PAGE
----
We went to my parents’ house for Thanksgiving, only it was just the three of us: Me, Fiance, and my 13-year-old son. My parents deserted us for the other daughter’s family in Kansas City
Their house is lovely, tucked in a sweet little mountain town, with a wraparound deck and an inferno for a fireplace. The perfect setting for a quiet little Thanksgiving dinner.
At one point on Thursday, I sent the kid out to get more firewood. He’s an intelligent boy, but not terribly bright sometimes. There was wood on the deck, but he trekked all the way out into the yard to the auxillary woodpile. His reasoning: “The wood on the deck is heavier.”
On his last trip out, I glanced out the kitchen window and saw him skulking around outside the deck in the snow, his head whipping this way and that. He looked … sketchy. This was an alarm bell for me, because he’s not a sketchy kid.
I stepped out onto the deck and gazed at the only visible part of him – his sweet little face … the one that’s told me a thousand dreams, the one that called me “Mommy” and kissed teddy bears. My heart swelled with love at that face. But it was looking down, wracked with concentration.
“What are you doing?” I asked sharply.
He jumped. Shifted. Looked at me with trepidation.
“I’m, um, going in the snow.”
In the backyard, with neighbors all around, he was peeing in the snow. OUTSIDE. IN FRONT OF THE NEIGHBORHOOD!
Consumed with laughter and anger, I ducked back into the house to tell Fiance about what was going on. He was, as he usually is, completely unaffected. “What’s the big deal, Betty? You just don’t understand boys.”
Completely outnumbered, I asked the kid what he was thinking, doing that, in his grandparents’ backyard, where anyone could see.
“I looked around. No one was watching. It was safe. I was hidden.”
He stopped and peered at me thoughtfully.
“Besides, Mom. Sometimes a boy has to pee in the snow, just to see what happens.”
Sometimes You Have to Pee In the Snow, Just to See What Happens
How many times in our lives do we just blindly do what we’re told, not trying anything new and different, because other people have convinced us of outcomes to things we’ve never even experienced?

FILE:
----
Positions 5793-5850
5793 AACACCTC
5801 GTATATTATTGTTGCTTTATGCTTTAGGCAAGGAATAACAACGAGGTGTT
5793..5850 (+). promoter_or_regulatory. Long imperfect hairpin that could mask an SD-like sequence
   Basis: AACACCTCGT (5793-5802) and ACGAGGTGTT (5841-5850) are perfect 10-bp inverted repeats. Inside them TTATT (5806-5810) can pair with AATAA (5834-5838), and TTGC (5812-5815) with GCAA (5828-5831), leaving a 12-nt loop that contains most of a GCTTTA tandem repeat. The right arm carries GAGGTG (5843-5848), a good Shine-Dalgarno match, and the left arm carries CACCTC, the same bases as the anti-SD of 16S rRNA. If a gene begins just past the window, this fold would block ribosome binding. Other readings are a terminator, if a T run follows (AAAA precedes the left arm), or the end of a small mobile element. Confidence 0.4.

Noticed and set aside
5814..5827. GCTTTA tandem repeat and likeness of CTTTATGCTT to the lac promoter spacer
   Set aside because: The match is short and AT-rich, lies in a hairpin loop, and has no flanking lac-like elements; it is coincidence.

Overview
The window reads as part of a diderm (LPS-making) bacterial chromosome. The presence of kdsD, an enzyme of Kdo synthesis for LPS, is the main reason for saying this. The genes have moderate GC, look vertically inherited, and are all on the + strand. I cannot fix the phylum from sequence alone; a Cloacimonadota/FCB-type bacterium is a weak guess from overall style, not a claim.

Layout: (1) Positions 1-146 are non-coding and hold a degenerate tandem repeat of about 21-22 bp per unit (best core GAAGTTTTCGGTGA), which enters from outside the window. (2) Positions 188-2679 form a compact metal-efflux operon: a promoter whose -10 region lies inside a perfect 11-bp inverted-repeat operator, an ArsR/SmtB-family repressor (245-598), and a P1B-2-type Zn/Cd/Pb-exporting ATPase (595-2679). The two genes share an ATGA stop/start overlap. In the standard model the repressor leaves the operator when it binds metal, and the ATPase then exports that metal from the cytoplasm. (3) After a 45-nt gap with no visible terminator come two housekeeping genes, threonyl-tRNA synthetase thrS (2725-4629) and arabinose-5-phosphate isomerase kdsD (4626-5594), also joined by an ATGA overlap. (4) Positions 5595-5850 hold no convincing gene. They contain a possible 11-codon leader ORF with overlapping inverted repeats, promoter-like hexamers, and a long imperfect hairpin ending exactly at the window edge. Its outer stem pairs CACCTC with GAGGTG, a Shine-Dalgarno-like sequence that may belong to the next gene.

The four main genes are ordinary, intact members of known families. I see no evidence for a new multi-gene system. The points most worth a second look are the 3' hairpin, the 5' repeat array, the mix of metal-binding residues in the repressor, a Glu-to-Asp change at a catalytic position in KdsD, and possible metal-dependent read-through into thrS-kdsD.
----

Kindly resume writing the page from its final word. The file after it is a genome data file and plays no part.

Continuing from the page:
How many times do we NOT do something new, because we’re afraid of reprimanding or failure or … even worse … the dreaded blow of judgment?
If any of those had crossed the kid’s mind, he’d have never brazenly decorated the snow, an act that clearly brought him wonderment and curiosity. While I don’t condone public urination, I’m proud of him for being courageous enough to suffer my wrath for a harmless, silly thing.
No wrath ensued, though, because of this:
After that moment, I think everyone should figuratively pee in the snow, just to see what happens.
Whether it’s putting random food on your face, writing poetry and then sharing it, buying a lip balm at the grocery store and then giving it to the woman who rang it up – try something new, just to see what happens.
Who really cares what the neighbors think, anyway?
Today’s Mission: Something New
It doesn’t matter what it is: Today, do something new.
The smallest things sometimes make the biggest impact on your outlook.
Don’t think about it. Don’t dwell on it. When an inspiration hits you, do it.
Just do it.
And when you’re done, come back and tell me what it was, what you felt like doing it, and what happened as a result.
Or, if you’ve recently done something silly and new, tell me about THAT. (And then go do something else.)
I can’t wait to find out what new thing I do …
(Hm … there’s still snow on the ground …)